Martin said...

Thank you!

This is the kind of data analysis that properly informs any planning process. Thanks for doing the hard digging. Decisions need to be based on facts, not anecdotal evidence.

Wes White said...

Dave, did you notice that we had a net gain of 5,556 last year? I was kind of surprised based on all that I have heard.

chris hutchinson said...


Thanks for taking the time to assemble this. Three comments:

1) From your analysis, does it appear that the churches who do not turn in their stat forms are the ones least likely to be growing anyway, i.e. small rural churches on a possible downturn? Or is there no real way to tell?

2) Here is an idea: instead of predicating a church's vote at GA on their giving to the AC, how about requiring that they turn in their stats before given a vote? If that is not seriously considered, then it would help affirm my suspicions that the whole SP thing is about money for the AC.

3) More concerning to me in the analysis Martin did is the fact that our membership is now way higher than our attendance. To me, a sign of a healthy growing church is one where the attendance is somewhat higher than the membership because it attracting inquirers; and on the other side, it means the church is practicing discipline on non-attenders. This should be our real concern.

Chris Hutchinson
Blacksburg, VA

Dave Sarafolean said...


Just got in last night from a few days away. Drove 800 miles yesterday so I apologize for being a bit fried.

1) Churches that don't file statistics - it is hard to find a pattern. Yes it is true that small, rural churches are stable and don't change much from year to year. So they might not always file annual reports. Additionally, those works often lack administrative help. But you would be surprised at the number of suburban works that do not file statistics. So, I cannot detect a pattern.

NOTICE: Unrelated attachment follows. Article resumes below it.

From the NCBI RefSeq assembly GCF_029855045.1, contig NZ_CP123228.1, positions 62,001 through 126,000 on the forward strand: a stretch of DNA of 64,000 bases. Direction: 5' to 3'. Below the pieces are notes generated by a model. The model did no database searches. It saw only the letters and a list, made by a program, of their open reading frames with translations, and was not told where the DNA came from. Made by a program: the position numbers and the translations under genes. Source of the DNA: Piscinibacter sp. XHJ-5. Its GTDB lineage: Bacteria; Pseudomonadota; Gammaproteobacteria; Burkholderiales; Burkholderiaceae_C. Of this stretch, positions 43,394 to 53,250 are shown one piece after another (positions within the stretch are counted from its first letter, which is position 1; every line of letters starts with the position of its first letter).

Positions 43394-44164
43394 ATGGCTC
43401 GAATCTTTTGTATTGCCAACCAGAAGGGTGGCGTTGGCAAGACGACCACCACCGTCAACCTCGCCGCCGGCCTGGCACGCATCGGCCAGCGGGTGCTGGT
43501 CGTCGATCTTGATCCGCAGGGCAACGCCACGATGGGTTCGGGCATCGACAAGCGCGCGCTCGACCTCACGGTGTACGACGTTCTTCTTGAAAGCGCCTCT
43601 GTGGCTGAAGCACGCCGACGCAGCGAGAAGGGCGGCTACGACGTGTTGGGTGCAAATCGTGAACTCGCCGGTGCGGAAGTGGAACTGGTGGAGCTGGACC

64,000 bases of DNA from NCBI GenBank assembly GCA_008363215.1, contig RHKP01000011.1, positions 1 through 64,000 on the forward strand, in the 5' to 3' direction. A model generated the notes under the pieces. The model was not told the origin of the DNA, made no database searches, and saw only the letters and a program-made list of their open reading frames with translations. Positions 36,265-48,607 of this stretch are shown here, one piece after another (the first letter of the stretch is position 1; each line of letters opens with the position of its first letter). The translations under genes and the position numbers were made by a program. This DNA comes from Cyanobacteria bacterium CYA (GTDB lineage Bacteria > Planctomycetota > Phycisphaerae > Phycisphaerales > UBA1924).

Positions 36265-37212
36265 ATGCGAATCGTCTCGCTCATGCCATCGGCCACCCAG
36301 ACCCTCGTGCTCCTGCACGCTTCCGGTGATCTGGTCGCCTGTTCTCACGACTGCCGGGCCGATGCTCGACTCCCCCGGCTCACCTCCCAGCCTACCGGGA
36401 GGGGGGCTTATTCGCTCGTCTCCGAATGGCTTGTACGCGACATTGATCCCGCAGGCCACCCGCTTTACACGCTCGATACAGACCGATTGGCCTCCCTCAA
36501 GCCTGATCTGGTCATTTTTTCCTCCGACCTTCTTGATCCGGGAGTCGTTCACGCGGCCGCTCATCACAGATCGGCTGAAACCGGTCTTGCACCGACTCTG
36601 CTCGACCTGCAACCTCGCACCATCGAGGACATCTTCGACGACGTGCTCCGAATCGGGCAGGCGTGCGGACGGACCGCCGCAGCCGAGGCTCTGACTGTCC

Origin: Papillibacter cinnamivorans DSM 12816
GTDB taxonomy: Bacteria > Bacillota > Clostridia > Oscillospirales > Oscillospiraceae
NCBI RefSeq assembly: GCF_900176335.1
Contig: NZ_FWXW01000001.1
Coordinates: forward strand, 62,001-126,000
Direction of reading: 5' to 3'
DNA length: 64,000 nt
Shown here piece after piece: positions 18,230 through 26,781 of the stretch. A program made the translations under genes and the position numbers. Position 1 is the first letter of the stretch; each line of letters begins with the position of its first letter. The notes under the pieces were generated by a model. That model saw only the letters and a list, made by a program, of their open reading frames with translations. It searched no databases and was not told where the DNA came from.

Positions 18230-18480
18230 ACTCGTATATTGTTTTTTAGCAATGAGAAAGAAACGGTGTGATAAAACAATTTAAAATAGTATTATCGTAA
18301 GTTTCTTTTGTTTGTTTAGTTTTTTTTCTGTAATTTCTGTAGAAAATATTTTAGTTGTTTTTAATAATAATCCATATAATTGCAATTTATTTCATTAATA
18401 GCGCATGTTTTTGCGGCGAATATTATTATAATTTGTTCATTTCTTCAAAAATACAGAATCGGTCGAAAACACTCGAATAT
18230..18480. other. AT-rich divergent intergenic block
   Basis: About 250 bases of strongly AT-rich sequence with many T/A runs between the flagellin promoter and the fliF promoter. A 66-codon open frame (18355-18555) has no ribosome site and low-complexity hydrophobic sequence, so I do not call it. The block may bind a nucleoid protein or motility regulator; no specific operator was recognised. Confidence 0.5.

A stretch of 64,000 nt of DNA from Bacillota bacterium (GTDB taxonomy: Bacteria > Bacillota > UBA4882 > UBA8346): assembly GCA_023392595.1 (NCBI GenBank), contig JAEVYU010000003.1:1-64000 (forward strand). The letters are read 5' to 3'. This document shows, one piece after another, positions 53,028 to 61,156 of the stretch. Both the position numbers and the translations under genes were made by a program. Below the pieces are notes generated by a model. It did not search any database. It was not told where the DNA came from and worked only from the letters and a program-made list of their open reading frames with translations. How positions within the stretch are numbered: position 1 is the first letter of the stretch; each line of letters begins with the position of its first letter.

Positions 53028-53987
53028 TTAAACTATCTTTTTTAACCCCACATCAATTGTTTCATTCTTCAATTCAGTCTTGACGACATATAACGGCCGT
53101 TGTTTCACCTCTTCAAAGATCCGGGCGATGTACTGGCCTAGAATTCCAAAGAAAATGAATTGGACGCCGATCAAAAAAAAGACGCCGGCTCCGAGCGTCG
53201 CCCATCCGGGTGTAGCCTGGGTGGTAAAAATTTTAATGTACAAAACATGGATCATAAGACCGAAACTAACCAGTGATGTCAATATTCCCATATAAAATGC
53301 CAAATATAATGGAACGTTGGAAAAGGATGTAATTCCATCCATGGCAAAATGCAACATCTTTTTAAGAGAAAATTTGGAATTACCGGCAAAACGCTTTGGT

2) Linking GA voting to filing statistics - great idea. I don't know if it would fly. That said, the CMC proposal to 'tax' churches based on their size would lead to LESS churches filing annual statistics.

3) Membership higher than attendance. I agree that it would be better to have those figures reversed. I attribute Martin's findings that membership exceeds attendance to lazy Sessions who are not maintaining their membership rolls very well.

One other note: Martin's analysis is very helpful. However, I suspect that it is subject to the same flaw I noted in this blog post. If, only 44% of our churches are in the habit of filing annual statistics then can any year's data be all that solid?

Dave Sarafolean said...


One other comment about #1. I thought that I'd see a pattern of reporting statistics based on the temperament of each presbytery.

For instance, I initially expected to find confessional presbyteries like Ascension with higher levels of compliance than broadly evangelical presbyteries like Northern California. However, both came in at the same level of compliance (about 58%).

chris hutchinson said...


Thanks for the replies. My apologies also on a late reply. All that makes sense. I will say that one group of presbyteries does stand out by their low compliance, of course, and that is the Korean presbyteries. They are not really part of the PCA, and the plan to integrate them has not worked out well so far.

But then, I think we may have brought our presbytery's stats down this year by being late! Oops!